Samaha FF, et al. A Low-Carbohydrate as Compared with a Low-Fat Diet in Severe Obesity. N Engl J Med 2003;348:2074–81.
Sondike SB, et al. Effects of a low-carbohydrate diet on weight loss and cardiovascular risk factor in overweight adolescents. J Pediatr. 2003 Mar;142(3):253–8.
Aude YW, et al. The National Cholesterol Education Program Diet vs a Diet Lower in Carbohydrates and Higher in Protein and Monounsaturated Fat. A Randomized Trial. Arch Intern Med. 2004;164:2141–2146.
Volek JS, et al. Comparison of energy-restricted very low-carbohydrate and low-fat diets on weight loss and body composition in overweight men and women. Nutrition & Metabolism 2004, 1:13.
Yancy WS Jr, et al. A Low-Carbohydrate, Ketogenic Diet versus a Low-Fat Diet To Treat Obesity and Hyperlipidemia. A Randomized, Controlled Trial. Ann Intern Med. 2004;140:769–777.
Nichols-Richardsson SM, et al. Perceived Hunger Is Lower and Weight Loss Is Greater in Overweight Premenopausal Women Consuming a Low-Carbohydrate/High- Protein vs High-Carbohydrate/Low-Fat Diet. J Am Diet Assoc. 2005;105:1433–1437.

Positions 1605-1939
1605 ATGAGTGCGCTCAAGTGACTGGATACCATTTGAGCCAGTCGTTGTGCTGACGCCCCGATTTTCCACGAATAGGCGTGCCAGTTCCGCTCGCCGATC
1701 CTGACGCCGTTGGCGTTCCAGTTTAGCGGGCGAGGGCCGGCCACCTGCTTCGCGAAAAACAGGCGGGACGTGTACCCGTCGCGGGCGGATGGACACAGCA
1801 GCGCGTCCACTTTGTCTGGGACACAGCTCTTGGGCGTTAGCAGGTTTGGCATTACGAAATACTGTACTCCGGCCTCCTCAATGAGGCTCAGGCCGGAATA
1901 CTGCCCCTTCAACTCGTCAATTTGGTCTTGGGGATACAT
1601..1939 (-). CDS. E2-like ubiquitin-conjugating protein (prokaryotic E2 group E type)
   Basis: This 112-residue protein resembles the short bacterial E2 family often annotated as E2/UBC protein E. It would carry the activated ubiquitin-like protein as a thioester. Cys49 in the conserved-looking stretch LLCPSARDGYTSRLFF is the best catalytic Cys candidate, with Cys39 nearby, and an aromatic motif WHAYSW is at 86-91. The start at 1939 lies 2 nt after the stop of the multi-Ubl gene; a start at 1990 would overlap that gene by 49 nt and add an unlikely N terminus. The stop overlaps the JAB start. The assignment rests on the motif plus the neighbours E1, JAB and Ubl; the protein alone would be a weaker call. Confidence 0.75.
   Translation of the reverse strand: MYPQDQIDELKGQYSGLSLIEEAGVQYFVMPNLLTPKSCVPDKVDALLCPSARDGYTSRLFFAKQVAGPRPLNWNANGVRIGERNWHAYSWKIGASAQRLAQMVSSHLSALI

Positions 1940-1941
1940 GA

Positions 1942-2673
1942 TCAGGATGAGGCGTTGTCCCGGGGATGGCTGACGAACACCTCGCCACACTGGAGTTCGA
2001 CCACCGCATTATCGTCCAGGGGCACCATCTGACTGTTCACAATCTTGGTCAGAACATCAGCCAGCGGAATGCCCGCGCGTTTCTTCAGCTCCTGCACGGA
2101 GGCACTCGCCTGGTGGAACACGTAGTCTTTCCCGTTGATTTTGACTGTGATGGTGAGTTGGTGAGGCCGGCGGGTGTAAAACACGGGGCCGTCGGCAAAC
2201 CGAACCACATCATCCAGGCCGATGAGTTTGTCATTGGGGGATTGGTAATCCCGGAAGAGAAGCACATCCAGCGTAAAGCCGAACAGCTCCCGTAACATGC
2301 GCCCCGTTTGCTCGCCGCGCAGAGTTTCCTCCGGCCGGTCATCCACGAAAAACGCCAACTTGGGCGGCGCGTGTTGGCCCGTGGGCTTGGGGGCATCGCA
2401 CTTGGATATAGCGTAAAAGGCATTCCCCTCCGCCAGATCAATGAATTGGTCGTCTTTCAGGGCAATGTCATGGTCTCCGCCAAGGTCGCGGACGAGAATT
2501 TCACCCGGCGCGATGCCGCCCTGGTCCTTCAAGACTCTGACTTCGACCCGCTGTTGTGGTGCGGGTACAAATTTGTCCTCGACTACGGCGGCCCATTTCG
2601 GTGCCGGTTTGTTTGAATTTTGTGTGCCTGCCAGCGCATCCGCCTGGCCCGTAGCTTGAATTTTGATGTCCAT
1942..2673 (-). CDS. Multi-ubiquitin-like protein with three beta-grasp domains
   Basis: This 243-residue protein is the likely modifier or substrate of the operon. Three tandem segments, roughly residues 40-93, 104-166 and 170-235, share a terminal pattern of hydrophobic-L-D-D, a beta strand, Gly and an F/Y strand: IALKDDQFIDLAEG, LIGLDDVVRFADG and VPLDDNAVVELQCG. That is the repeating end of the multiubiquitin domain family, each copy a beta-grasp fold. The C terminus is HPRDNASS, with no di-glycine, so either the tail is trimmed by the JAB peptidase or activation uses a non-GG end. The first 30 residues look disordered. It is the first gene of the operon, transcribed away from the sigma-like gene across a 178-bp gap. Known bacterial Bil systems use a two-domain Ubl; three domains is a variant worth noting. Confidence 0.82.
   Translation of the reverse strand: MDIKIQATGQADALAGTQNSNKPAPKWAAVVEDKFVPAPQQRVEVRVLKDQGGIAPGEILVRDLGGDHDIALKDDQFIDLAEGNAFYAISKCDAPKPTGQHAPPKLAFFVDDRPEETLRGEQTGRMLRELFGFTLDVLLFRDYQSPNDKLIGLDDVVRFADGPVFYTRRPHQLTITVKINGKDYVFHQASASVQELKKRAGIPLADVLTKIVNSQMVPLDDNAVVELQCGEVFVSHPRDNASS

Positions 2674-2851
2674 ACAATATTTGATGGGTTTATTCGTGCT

Gardner CD, et al. Comparison of the Atkins, Zone, Ornish, and learn Diets for Change in Weight and Related Risk Factors Among Overweight Premenopausal Women. The a to z Weight Loss Study: A Randomized Trial. JAMA. 2007;297:969–977.
Shai I, et al. Weight loss with a low-carbohydrate, mediterranean, or low-fat diet. N Engl J Med 2008;359(3);229–41.
Krebs NF, et al. Efficacy and Safety of a High Protein, Low Carbohydrate Diet for Weight Loss in Severely Obese Adolescents. J Pediatr 2010;157:252-8.
Summer SS, et al. Adiponectin Changes in Relation to the Macronutrient Composition of a Weight-Loss Diet. Obesity (Silver Spring). 2011 Mar 31. [Epub ahead of print]
Daly ME, et al. Short-term effects of severe dietary carbohydrate-restriction advice in Type 2 diabetes–a randomized controlled trial. Diabet Med. 2006 Jan;23(1):15–20.
Westman EC, et al. The effect of a low-carbohydrate, ketogenic diet versus a low- glycemic index diet on glycemic control in type 2 diabetes mellitus. Nutr. Metab (Lond.)2008 Dec 19;5:36.
Live as young as possible, staying energetic and youthful without pain or disease.
Let us partner with you in wellness and prevention.